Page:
Drug courts in Australia

Caitlin Hughes, Marian Shanahan

Research output: Chapter in Book/Report/Conference proceedingChapterpeer-review

Abstract

This chapter outlines the use of drug courts in Australia. Australia
is a federated country with eight states and territories and nine legal
systems (covering the federal system and each state/territory), albeit
most of the policing and administration of courts and legislation
occurs in the states and territories. It is geographically a large country
with a relatively small population (24 million). Drug courts were
first opened in one state in Australia in 1999 and have subsequently
been introduced into most of Australia’s eight states and territories.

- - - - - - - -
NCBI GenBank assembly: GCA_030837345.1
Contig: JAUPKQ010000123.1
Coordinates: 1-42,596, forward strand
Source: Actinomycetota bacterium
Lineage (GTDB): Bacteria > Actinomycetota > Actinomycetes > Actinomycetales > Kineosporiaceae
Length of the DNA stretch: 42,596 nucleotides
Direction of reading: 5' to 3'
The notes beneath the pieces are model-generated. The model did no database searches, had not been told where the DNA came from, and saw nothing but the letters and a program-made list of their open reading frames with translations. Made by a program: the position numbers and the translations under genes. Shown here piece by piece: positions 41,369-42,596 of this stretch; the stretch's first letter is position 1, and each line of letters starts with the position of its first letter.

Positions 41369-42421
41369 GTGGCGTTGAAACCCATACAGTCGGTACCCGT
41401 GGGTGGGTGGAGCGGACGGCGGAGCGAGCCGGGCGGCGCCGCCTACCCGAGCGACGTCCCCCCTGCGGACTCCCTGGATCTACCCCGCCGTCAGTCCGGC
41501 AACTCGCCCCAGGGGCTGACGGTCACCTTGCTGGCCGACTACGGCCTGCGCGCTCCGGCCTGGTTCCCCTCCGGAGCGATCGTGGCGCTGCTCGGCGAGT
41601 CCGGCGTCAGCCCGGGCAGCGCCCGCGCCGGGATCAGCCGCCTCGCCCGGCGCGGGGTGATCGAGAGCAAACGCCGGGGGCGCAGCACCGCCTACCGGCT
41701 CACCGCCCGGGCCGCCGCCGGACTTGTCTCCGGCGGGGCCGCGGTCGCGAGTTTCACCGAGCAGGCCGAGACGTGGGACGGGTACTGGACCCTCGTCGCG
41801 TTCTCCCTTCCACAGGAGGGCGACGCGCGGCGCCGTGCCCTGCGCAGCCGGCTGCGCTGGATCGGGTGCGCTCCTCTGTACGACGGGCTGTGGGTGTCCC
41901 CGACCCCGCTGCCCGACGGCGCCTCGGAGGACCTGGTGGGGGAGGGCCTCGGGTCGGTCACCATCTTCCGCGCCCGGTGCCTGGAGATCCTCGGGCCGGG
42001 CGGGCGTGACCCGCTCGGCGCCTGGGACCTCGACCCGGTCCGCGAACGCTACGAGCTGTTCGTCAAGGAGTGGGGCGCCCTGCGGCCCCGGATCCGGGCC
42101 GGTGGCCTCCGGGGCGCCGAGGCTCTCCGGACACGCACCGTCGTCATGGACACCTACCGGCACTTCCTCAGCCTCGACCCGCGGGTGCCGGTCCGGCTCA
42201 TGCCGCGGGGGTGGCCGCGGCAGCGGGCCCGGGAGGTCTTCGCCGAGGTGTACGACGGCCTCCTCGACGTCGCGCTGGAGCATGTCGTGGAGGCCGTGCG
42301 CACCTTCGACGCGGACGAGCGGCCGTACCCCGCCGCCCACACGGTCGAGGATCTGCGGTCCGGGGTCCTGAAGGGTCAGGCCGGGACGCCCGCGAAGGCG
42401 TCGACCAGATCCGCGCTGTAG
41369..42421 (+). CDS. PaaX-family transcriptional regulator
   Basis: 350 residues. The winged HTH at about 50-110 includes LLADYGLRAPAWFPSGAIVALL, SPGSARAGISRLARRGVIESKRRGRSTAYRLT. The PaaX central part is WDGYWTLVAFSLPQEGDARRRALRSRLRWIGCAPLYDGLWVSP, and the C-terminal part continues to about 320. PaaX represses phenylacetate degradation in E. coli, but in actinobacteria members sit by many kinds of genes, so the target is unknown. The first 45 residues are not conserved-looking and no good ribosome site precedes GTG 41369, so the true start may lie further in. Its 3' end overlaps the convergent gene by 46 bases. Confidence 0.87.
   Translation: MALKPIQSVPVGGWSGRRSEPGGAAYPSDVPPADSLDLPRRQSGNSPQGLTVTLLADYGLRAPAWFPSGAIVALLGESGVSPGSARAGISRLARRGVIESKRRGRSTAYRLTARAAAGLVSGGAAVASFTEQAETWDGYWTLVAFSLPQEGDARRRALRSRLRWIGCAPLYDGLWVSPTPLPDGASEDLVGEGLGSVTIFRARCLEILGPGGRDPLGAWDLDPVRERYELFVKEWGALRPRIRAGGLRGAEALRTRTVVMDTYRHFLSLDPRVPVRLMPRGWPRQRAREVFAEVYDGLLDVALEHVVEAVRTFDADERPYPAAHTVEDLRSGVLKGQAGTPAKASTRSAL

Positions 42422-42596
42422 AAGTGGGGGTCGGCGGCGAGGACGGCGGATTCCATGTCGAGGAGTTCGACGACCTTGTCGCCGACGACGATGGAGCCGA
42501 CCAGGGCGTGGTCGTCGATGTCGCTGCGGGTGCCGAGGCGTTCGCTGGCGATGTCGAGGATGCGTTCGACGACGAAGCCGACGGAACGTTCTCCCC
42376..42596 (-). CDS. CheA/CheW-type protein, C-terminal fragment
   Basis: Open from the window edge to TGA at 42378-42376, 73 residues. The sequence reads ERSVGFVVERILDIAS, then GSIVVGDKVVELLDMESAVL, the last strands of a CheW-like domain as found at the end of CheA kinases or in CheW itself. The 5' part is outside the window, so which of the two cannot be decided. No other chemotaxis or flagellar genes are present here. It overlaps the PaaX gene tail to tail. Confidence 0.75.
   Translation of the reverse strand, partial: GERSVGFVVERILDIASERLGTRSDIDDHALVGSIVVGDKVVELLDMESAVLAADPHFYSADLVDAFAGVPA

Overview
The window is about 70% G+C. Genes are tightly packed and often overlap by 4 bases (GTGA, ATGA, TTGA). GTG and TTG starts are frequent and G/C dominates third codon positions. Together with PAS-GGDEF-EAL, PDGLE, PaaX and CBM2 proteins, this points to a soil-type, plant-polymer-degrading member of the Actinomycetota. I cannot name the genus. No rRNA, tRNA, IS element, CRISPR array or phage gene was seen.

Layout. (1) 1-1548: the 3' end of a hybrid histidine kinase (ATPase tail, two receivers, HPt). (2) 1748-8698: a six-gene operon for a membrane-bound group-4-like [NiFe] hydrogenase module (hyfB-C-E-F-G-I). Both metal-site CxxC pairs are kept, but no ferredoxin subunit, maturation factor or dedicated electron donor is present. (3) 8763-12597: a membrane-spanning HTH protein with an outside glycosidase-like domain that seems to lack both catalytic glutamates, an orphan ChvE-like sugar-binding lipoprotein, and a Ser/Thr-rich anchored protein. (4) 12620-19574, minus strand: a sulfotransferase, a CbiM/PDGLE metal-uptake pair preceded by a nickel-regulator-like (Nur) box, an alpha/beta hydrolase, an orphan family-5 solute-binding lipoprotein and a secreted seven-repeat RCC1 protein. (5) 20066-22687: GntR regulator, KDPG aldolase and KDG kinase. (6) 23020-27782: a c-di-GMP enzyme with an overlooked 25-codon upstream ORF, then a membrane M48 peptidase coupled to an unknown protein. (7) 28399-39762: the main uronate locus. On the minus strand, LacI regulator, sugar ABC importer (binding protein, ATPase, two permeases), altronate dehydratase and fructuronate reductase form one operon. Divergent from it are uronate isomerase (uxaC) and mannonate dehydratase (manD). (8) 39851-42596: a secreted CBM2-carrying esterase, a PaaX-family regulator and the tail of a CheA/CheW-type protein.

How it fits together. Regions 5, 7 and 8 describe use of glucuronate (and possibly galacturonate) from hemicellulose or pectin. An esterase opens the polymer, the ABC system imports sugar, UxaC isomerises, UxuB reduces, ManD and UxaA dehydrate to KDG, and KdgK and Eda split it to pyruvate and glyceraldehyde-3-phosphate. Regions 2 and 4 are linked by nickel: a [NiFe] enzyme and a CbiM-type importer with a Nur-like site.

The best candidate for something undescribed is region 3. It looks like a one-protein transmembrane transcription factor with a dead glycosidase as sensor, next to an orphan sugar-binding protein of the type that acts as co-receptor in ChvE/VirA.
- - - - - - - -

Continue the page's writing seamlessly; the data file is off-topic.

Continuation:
As this chapter will demonstrate, while drug courts are an important
part of the Australian criminal justice response to drugs, they are
part of a broad range of drug diversionary responses that range from
pre-arrest to post-court interventions (Hughes and Ritter, 2008).
Australian drug courts typically focus on drug-dependent offenders
who have committed drug-related offences, and they often serve
as the last resort in the continuum of responses to drug use and
drug-related
offending. This means the role and target group of drug
courts differ to many other countries.
Original languageEnglish
Title of host publicationRethinking drug courts - International experiences of a US policy export
EditorsJohn Collins, Winifred Agnew-Pauley, Alexander Soderholm
Place of PublicationLondon
PublisherLondon School of Economics
Chapter2
Pages21-50
Number of pages30
ISBN (Electronic)9781907994869, 9781907994876
ISBN (Print)978-1-907994-85-2
Publication statusPublished - Dec 2019
Externally publishedYes

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